The majority of words that students learn implicitly in everyday conversation are Tier 1 words. These are words like “dog” and high-frequency words that students are taught beginning in kindergarten. It is important to explicitly teach children the 1000 high-frequency words on Fry’s list from a young age, particularly if students are English language learners (ELLs). This will help ALL students in their listening and reading comprehension.
But students really develop their vocabularies when they are taught Tier 2 words, more commonly called “academic language.” These are more advanced words like “canine” that are essential to understanding more complex texts. Teachers and curriculums need to emphasize these common, high-utility words that students need to understand to meet their educational goals.
Finally, there are Tier 3 words, which are words that students CANNOT learn implicitly. These are topic-specific, often technical vocabulary not used in everyday conversation. For example, the scientific term for “dog” is “canis lupus familiaris.” While these words can be fascinating and important in some contexts, they do not have high utility for the average learner. Therefore, teachers and curriculums should not spend much time teaching Tier 3 words and spend the bulk of time expanding Tier 2 vocabularies.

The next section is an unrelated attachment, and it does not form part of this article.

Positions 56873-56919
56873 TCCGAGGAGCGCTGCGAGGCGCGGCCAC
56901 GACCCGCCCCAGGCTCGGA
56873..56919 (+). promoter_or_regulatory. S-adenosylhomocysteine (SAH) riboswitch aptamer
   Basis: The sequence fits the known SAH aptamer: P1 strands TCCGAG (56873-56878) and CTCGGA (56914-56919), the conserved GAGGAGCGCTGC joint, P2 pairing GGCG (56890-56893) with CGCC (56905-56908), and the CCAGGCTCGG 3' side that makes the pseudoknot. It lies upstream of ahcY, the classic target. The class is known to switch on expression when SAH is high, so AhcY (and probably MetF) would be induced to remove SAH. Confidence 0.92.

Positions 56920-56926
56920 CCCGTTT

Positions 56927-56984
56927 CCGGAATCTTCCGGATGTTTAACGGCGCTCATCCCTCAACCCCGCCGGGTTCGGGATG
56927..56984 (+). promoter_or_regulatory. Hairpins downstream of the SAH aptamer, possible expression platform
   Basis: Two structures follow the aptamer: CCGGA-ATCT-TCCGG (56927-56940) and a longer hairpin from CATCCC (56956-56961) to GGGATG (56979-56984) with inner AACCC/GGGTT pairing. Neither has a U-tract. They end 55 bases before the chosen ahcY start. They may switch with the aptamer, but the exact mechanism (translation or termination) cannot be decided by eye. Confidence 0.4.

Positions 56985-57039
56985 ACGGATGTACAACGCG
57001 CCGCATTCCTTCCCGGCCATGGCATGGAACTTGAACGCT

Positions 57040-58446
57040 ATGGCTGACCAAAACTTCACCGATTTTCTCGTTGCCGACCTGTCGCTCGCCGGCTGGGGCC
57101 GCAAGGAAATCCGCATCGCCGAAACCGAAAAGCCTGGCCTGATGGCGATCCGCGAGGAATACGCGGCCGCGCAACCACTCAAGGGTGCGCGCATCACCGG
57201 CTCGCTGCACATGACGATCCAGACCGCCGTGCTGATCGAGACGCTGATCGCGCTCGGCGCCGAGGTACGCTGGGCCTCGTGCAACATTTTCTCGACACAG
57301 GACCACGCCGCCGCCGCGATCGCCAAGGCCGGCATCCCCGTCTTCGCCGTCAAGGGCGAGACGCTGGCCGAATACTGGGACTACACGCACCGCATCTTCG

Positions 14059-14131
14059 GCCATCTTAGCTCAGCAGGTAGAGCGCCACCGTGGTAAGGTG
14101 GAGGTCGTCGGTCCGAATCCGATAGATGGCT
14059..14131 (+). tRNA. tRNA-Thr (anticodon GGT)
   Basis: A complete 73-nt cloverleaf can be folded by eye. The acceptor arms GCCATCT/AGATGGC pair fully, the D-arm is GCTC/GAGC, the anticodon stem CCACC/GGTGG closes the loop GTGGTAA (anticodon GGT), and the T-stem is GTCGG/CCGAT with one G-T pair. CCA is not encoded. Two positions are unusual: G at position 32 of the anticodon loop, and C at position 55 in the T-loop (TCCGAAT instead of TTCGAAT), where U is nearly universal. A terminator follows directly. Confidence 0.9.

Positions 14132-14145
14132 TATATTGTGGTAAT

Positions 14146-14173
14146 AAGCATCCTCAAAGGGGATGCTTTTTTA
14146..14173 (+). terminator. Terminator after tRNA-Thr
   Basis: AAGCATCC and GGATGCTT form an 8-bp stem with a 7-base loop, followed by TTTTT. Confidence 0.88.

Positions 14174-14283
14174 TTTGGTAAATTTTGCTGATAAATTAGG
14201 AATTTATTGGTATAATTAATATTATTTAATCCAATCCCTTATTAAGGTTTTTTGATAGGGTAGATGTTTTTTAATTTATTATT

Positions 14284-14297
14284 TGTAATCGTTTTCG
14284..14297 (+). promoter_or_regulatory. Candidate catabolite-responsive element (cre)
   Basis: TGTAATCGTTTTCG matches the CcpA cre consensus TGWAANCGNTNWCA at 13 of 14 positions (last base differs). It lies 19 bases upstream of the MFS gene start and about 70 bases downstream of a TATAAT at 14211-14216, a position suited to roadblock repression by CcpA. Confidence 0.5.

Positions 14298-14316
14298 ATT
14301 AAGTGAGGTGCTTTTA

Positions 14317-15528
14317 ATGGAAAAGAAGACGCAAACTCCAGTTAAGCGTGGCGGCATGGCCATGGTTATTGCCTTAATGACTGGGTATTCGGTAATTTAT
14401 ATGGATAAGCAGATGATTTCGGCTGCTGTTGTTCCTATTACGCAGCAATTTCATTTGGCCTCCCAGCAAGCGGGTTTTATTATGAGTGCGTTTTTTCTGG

Vocabulary Acquisition Strategies
So, how do we teach these Tier 2 words? The first step is to make sure that students can figure out the meaning of unknown words independently. It is essential to teach students how to look up new words in the dictionary and use the five types of context clues within TEXT to figure out the meaning of those words. This includes finding synonyms, antonyms, definitions, using examples, and using these clues to make inferences.